FIG. 4a is a top view of the path arrangement of FIG. 3a illustrating an alternative position for vias or contacts to an underlying layer;
FIG. 4b is a top view of the path arrangement of FIG. 3b illustrating an alternative position for vias or contacts to an underlying layer;
FIG. 5a is a top view illustrating formation of paths having the arrangement of FIG. 4b formed on a layer overlying that of paths having the arrangement of FIG. 4a;
FIG. 5b is a top view of the two level path arrangement of FIG. 5a, but with an alternative via location between the levels;
FIG. 6a is a top view of the path arrangement of FIG. 3a showing optional via locations;
FIG. 6b is a top view of the path arrangement of FIG. 3b showing optional via locations;
FIG. 7a is a top view showing alternative path arrangements on two levels, where the upper level material is used to mask formation of the lower level conductive paths;
FIG. 7b is a top view of a two-level structure similar to that of FIG. 7a, but with an alternative path arrangement on the lower level;
FIG. 7c is a top view of a two-level structure similar to that of FIG. 7a, but with an alternative path arrangement on the upper level;
FIG. 7d is a top view of a two-level structure similar to that of FIG. 7c, but with an alternative path arrangement on the lower level;
FIG. 8a is a top view of an embodiment of a path arrangement for use in the uppermost layer of a programming structure;
FIG. 8b is a top view of an arrangement of paths which may be used as an alternative to the arrangement of FIG. 7a;
FIG. 9a is a top view of an embodiment of a path arrangement for use in the lowermost layer of a programming structure;
FIG. 9b is a top view of an arrangement of paths which may be used as an alternative to the arrangement of FIG. 8a;
FIG. 10a is a top view of an exemplary arrangement of alternative paths which may be formed to implement a programming structure in which three programming voltages are used;
FIG. 10b is a top view of a path arrangement which may be used as an alternative to the arrangement of FIG. 10a;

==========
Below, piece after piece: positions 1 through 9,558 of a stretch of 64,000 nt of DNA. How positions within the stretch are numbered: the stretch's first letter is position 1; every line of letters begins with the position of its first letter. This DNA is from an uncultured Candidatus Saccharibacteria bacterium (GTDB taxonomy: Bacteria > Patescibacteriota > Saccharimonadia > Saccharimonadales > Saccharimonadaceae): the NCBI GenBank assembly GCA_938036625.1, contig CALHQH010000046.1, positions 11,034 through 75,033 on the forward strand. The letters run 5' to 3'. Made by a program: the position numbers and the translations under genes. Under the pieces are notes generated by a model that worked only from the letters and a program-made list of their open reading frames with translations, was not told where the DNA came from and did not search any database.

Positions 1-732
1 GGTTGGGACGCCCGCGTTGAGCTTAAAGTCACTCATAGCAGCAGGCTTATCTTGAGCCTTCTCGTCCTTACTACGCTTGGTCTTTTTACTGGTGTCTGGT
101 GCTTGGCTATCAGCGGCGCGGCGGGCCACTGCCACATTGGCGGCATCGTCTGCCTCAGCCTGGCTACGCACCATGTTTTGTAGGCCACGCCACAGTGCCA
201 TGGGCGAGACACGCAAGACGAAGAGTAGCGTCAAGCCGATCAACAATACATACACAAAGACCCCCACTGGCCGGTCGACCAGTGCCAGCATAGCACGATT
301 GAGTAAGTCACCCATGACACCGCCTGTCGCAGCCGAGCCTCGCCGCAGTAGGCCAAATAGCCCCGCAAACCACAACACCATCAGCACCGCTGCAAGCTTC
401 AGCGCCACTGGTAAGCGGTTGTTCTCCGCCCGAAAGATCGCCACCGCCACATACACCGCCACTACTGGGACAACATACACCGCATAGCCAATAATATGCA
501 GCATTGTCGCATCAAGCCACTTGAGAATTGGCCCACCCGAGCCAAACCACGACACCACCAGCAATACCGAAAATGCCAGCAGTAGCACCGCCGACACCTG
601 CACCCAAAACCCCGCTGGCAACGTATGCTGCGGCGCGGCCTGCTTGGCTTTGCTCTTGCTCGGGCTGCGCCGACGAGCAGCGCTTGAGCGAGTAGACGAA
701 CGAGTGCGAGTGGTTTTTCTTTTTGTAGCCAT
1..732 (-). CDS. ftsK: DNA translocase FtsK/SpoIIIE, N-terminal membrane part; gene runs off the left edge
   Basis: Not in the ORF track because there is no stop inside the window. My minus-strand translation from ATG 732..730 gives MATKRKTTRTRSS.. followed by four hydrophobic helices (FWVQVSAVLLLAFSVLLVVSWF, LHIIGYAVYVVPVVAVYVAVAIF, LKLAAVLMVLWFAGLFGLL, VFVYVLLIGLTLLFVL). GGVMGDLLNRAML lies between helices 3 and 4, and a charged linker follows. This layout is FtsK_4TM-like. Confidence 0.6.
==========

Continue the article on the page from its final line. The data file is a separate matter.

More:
FIG. 10c is a top view of an additional path arrangement which may be used as an alternative to the arrangements of FIGS. 10a and 10 b;
FIG. 11a is a top view of a path arrangement for use in a layer within which no alteration of the memory cell programming is desired;
FIG. 11b is a top view of a path arrangement providing no alteration of the memory cell programming, for a programming structure in which three programming voltages are used;
FIG. 12 is a flow diagram illustrating an embodiment of a method for designing a mask which incorporates a revision to the production circuitry fabrication and a change of the circuit ID;
FIG. 13a shows a section of a horizontally conductive mask layer including programming structure portions associated with eight bits of a device ID; and
FIG. 13b shows an alternative section of the mask layer which may be substituted for that of FIG. 13a in order to change the device ID from the hexadecimal number F5 to the hexadecimal number AC.
While the invention is susceptible to various modifications and alternative forms, specific embodiments thereof are shown by way of example in the drawings and will herein be described in detail. It should be understood, however, that the drawings and detailed description thereto are not intended to limit the invention to the particular form disclosed, but on the contrary, the intention is to cover all modifications, equivalents and alternatives falling within the spirit and scope of the present invention as defined by the appended claims.
An embodiment of an identification register and associated bit-programming circuitry which may be formed on an integrated circuit is shown in FIG. 1. Programming voltages 10, in this case VDD and VSS, are inputs to programming structure 12, which selects one of the programming voltages and sends it to exclusive-or gate 14. In other embodiments, different programming voltages and/or a greater variety of programming voltages could be used (in the case of multi-valued logic, for example). Exclusive-or gate 14 buffers the programming signal, sending the same logical value forward to register 16. The exclusive-or gate may therefore be omitted in some embodiments. In the embodiment of FIG. 1, gate 14 programs one of 32 bits into register 16, and there are corresponding gates for the other 31 bits. The number of bits in the circuit ID may be any convenient value. Circuits fabricated using a large number of masks may have more bits in an ID, for example, than those made using fewer masks. The circuit ID may also include other information in addition to that related to the masks used in the process, and may therefore contain bits associated with such other information.